Press Release: Modern Slavery Act - First free and open registry makes 540 company statements available
- Statements are available in an interactive, free and open registry prepared by Business & Human Rights Resource Centre and supported by five partner organisations
- As first deadline for companies to report approaches, concerns that statements to not meet even minimum requirements continue
31 August 2016, London – Business & Human Rights Resource Centre has today released its enhanced registry of statements made by companies under the UK Modern Slavery Act. The Registry now contains over 540 statements found as the first deadline approaches for companies to report under the Act. The Registry is supported and guided by Freedom Fund, Humanity United, Anti-Slavery International, CORE Coalition, and FLEX (Focus on Labour Exploitation).
UK Prime Minister Theresa May recently described modern slavery as "the great human rights issue of our time". First analysis of the 540 statements shows that many statements do not meet even the minimum requirements of the Act. The vast majority of statements are not signed by a company director (or equivalent) and available from the company’s website homepage, two basic requirements of the Act. These concerns were initially raised by Business & Human Rights Resource Centre and CORE Coalition in February 2016.
The Modern Slavery Act requires all companies operating in the UK with a global turnover of more than £36m to report annually on what they are doing to address slavery and human trafficking in their supply chains. Companies must report within 6 months of their financial year end.
The free and open registry allows comparison and benchmarking of companies’ policy and practice to generate a ‘race to the top’ among companies; allows investors to assess company risks; and helps consumers and activists to reward leading companies and press laggards to take action. Companies will also use it to learn from their peers. A live dashboard enables users to explore statements by sector and country of company headquarters, as they are added to the registry.
Many companies appear not to have grasped the spirit of the Act which pushes them to conduct meaningful due diligence to identify and mitigate risks of modern slavery in their supply chains and operations. Some statements appear to be based on a common template and use identical language. This persists despite guidance for companies on how they can report effectively under the Act.
However, there is also better practice: A handful of statements provide some detailed information on companies’ supply chain structure and modern slavery risks. Marshalls, for example, provides examples of areas of its business as well as geographic areas that are high risk; Intel described how it engages with major suppliers to create a risk profile which includes slavery and human trafficking, it said it then works with suppliers to build their capacity to identify and prevent these risks; and Ford detailed how it assesses risk looking at geography, commodity type and quality of supplier performance.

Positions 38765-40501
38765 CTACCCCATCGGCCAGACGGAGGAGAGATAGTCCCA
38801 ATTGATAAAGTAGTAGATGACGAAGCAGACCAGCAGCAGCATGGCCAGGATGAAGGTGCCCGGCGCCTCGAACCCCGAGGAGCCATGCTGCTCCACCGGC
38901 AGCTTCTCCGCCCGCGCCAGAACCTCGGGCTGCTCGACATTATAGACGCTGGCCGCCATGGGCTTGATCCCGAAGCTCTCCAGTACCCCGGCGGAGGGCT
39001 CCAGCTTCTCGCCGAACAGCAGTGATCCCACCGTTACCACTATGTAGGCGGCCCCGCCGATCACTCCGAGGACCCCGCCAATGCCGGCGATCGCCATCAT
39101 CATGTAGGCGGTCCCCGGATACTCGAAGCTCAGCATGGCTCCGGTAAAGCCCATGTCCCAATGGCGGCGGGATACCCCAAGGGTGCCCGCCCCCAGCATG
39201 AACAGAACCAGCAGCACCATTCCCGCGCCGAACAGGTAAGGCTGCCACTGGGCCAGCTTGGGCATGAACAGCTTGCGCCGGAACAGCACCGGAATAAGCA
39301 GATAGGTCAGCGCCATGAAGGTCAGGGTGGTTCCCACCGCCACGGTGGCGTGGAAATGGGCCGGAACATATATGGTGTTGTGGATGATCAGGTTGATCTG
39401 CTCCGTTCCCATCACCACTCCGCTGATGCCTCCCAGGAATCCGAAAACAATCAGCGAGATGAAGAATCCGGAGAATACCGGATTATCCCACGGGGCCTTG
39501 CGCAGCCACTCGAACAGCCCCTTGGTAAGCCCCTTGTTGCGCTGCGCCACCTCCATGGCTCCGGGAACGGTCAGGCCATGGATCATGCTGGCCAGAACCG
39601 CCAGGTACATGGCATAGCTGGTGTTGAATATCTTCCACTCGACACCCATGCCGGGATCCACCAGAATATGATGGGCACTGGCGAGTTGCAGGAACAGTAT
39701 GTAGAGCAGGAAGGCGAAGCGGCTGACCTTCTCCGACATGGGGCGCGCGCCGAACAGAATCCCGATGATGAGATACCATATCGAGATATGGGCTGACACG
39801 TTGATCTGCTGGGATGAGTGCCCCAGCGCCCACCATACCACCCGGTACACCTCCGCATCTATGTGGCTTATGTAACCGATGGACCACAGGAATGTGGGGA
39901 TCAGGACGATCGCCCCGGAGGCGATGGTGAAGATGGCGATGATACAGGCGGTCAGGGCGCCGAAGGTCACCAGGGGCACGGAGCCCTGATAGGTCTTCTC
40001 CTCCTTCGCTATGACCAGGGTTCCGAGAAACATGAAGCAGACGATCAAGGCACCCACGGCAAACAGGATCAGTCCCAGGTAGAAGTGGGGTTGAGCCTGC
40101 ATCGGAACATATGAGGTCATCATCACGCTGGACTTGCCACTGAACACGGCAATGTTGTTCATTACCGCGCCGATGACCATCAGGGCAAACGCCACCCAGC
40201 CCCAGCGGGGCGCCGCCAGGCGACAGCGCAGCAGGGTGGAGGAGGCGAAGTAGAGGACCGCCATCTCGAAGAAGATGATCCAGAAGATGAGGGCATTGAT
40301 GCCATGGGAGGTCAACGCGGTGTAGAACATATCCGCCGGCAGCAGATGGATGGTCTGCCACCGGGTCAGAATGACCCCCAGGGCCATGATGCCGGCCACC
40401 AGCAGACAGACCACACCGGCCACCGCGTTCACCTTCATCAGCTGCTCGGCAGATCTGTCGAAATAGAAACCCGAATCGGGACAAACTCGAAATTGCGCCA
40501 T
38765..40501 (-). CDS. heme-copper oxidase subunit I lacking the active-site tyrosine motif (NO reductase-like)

Business & Human Rights Resource Centre has been collecting statements made under the UK Modern Slavery Act since February 2016. Until then, the only way to find statements made under the Act was to trawl internet search pages. Recent enhancements to the Registry represent a significant step forward in providing a comprehensive list of statements in an accessible format. The Resource Centre is actively involved with a wider group of companies and civil society on the further development of transparency and accountability for the Modern Slavery Act.
Phil Bloomer, director of Business & Human Rights Resource Centre, said:
“No company wants slavery in its supply chain. This interactive registry will allow investors, companies and consumers to see quickly which companies are seeking to eradicate it and which are turning a blind eye.”
Marilyn Croser, director of the CORE Coalition, said:
“The message to companies now is that they must go beyond compliance, do their due diligence and take meaningful action to combat slavery in their supply chains. The apparent lack of senior level involvement and statements not being easily accessible from companies’ homepages is a worrying indicator that this isn’t being taken seriously enough within businesses”
Nick Grono, CEO of Freedom Fund, said:
“This registry is a key tool to help the fight to eliminate modern slavery. All companies and investors should regularly review these statements to ensure they and their peers are doing all they can to end this scourge.”
Notes to Editors
- Joe Bardwell, Corporate Accountability & Communications Officer,[email protected], +44 (20) 7636 7774, +44 7966 636 981
If you are a company and want to submit a statement to Business & Human Rights Resource Centre’s registry please contact:
- Patricia Carrier, Consultant, [email protected], +44 (20) 7636 7774